So, when I began a new semester, I was very clear that there should be NO use of cells in class. If a student has a child or other loved one ill, the student can alert me at the beginning of class, and, once there is a sound indicating a text or call, the student should leave the class and see what has occurred. I asked for them to be sensitive to any classmate (academic spouse) who may have attention deficit issues or be one with autism. The students seemed to understand. Well, the next week one of my students (my academic spouses) just got up and was definitely about to walk toward the door. He must have not heard my concerns about folks just getting up and going out and missed my comments about just leaving the academic home without any explanation. So, I looked at him and said: "Do you REALLY want to leave? Do you REALLY HAVE to leave?" He looked at me and sat down. Good. However, another one of my academic spouses on my far left said: "What if he has to go to the bathroom?" I asked the spouse who had sat down, "Do you have to go to the facilities?" He responded, "Nope." I figured the issue was solved. I was wrong. That spouse who made the inquiry got up, made a pronounced prance in front of me, and went out of our academic home (the classroom). Um, I knew this was her challenging me. So, I just walked to where she was seated, picked up all of her items, book bag, textbook, notebook, and opened the door, and placed all of these items outside of the door. As I was doing this, I continued to teach. I discussed the importance of the thesis sentence and how it should be developed. I did not miss a beat. Also, I kept my eye out for that spouse, making certain no one else would take her items. Oh, the door was locked. Thus, she could not re-enter. When the class ended, I went to my office. I saw the young lady "cooling her heels" sitting in the Division Office. The secretary said to me: "Dr. Hayes-Scott, the Humanities Division's Dean wants to see you." I went to the dean's office. I had a smile on my face saying: "I know why you want to see me." The Dean asked: "What happened, Fairy?" "Well, you know I use a marital metaphor with my on-campus classes. And so, that young lady left our marital home with no reason. In other words, she left the academic marital bedroom in the middle of the night (middle of class). So, whenever a spouse leaves with no excuse at 'midnight,' I have to put the spouse out. So, I put her stuff out. That's all." The Dean smiled and asked me: "Do you want to talk to your spouse now?" "Nope. I believe she has the message. She is welcomed to come home, again, when we get together at the next marital (class) meeting." And when the class (marriage) met again (continued), she was there. And like any marriage, I was true to my word. I do not hold grudges. What happens in the past is in the past. Did she ever do that, again? Nope. Whenever she knew she had to leave early or miss a class, she just let me know. Reflection: First, let your students know upfront what you will accept and will not. Also, when you explain the reason for the expected behavior, you must be consistent and clear with your response when anyone acts inappropriately. No arguing, no confrontation, the instructor should just react calmly and cooly and decisively. This provides all of the spouses a clear example as to what will occur if anyone else exhibits such behavior. It is important that the instructor knows she will have the support of her superior. I knew I would after I made an explanation. It is so important that I had a superior who knew I was devoted to my students (spouses), but I would not take any foolishness. As one of my other students shared with me during a conference, "Dr. Fairy, we knew when she got up and walked out, we knew you were going to do something. And you did. You continued to teach the lesson, and you gave another lesson----don't mess with your spouse, Dr. Fairy." And no one else did.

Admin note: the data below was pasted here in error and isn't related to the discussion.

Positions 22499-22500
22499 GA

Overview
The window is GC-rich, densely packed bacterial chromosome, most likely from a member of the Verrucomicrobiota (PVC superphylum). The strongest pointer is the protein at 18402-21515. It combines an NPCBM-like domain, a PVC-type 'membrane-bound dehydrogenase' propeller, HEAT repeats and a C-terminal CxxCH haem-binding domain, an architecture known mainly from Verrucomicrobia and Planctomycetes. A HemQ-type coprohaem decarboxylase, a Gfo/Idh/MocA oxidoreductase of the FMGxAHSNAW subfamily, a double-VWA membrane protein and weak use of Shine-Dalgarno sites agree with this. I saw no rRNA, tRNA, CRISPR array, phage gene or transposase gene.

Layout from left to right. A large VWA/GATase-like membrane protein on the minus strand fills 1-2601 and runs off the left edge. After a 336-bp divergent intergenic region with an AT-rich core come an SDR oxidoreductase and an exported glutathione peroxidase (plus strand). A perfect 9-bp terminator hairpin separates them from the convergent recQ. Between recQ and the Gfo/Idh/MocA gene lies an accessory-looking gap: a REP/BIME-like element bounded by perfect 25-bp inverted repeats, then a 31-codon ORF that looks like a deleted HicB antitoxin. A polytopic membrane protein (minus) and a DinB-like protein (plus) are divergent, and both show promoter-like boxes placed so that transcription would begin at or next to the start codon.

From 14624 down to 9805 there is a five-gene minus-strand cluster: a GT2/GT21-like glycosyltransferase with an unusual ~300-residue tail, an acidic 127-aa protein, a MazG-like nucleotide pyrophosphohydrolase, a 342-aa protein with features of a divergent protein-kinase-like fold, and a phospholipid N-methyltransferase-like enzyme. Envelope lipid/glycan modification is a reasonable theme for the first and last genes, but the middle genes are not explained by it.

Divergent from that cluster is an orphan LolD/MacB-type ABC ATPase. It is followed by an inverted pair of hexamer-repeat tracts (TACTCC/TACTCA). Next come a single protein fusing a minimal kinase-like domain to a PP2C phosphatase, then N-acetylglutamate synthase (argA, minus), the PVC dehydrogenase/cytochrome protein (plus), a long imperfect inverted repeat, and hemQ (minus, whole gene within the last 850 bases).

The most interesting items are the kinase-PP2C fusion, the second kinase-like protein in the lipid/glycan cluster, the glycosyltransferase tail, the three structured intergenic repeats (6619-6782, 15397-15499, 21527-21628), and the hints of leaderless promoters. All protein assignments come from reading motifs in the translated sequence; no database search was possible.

OK, I will have more Professor in Print posts coming soon. Until then, Sunrises and Sunsets, Dr. Fairy
Have a question about our students? Or would you like a one-on-one consultation with Dr. Hayes-Scott? If so, contact her via email at Dr_C_Consultant@aol.com. Otherwise, feel free to comment on the post.